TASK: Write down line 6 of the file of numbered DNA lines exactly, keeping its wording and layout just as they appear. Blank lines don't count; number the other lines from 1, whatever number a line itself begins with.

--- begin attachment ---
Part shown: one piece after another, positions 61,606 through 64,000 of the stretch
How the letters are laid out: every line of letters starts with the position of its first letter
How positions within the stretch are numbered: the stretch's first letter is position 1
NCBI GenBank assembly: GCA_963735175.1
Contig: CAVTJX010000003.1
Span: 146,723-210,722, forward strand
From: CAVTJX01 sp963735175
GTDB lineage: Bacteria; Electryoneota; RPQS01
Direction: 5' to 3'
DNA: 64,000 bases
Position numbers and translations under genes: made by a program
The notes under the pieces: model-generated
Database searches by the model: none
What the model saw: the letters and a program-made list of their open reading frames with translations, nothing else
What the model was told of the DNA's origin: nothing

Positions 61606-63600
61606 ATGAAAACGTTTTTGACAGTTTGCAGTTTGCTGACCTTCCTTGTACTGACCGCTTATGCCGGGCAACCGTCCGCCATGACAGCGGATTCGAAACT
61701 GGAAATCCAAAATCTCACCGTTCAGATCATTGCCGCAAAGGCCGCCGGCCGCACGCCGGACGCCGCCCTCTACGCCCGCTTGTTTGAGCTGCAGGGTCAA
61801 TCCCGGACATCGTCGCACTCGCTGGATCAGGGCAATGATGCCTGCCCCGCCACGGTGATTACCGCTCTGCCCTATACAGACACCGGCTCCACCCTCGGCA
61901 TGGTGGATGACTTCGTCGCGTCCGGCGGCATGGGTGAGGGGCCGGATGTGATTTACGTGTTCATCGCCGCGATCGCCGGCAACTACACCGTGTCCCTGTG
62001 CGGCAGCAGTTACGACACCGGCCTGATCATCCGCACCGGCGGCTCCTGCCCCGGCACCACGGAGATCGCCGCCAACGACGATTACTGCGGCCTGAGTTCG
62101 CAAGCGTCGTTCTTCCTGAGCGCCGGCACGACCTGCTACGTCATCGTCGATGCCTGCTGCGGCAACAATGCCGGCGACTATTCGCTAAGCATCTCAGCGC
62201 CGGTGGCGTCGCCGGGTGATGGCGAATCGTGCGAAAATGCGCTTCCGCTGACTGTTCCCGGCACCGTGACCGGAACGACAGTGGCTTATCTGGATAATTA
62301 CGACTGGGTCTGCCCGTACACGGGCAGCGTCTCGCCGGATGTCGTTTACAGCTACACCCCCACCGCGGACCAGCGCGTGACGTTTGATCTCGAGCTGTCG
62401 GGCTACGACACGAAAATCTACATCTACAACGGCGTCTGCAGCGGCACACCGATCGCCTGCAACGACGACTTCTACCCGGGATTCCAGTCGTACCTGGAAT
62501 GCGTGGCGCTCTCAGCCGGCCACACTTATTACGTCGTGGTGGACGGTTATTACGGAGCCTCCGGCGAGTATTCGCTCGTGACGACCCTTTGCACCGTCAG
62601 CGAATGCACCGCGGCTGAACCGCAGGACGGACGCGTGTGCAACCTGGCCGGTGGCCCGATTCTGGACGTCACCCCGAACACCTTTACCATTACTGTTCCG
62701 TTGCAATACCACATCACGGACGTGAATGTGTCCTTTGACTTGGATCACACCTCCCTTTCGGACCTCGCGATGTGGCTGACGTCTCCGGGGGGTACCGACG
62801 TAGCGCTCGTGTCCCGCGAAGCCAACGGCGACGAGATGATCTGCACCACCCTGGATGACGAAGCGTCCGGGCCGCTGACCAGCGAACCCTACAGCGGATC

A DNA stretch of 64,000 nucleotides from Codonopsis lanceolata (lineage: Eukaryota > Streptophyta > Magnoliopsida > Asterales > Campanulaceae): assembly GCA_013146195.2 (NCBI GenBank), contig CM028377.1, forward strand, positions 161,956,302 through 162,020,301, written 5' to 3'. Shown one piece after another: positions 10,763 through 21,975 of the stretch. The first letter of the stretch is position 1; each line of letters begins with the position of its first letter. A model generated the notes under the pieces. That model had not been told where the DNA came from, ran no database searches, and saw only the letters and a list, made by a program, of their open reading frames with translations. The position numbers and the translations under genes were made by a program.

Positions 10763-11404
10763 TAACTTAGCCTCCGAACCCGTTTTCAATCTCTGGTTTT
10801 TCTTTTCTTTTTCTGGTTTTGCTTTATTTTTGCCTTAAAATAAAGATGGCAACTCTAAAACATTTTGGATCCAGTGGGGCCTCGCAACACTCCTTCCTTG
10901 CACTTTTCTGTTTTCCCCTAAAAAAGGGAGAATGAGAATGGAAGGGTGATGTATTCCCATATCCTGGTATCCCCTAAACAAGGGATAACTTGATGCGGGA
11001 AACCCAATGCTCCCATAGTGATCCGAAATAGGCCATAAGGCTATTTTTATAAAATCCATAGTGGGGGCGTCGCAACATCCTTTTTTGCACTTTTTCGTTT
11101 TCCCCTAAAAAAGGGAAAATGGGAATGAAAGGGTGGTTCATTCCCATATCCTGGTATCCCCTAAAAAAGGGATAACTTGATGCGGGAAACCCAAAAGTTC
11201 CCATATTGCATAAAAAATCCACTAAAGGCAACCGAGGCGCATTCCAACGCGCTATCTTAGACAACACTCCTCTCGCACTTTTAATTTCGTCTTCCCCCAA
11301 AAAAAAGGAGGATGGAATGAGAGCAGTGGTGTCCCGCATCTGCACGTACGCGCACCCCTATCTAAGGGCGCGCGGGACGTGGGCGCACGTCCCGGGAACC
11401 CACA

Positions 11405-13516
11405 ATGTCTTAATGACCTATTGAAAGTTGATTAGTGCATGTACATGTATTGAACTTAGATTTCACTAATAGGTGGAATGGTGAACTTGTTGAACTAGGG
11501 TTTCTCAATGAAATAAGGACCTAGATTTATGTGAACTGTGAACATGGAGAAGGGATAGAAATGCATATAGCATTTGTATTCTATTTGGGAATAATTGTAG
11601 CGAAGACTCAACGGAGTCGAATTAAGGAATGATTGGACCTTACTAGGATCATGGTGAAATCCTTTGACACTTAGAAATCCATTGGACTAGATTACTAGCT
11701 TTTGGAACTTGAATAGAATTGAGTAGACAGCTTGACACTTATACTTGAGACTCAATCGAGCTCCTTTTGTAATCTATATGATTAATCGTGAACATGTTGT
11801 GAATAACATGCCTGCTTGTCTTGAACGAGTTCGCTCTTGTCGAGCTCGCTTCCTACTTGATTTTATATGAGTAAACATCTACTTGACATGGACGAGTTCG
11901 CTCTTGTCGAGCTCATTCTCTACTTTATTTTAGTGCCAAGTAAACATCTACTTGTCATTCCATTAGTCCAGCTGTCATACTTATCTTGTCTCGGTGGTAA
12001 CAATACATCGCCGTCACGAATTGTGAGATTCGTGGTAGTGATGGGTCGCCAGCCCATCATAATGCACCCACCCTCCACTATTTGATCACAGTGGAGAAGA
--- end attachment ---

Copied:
Span: 146,723-210,722, forward strand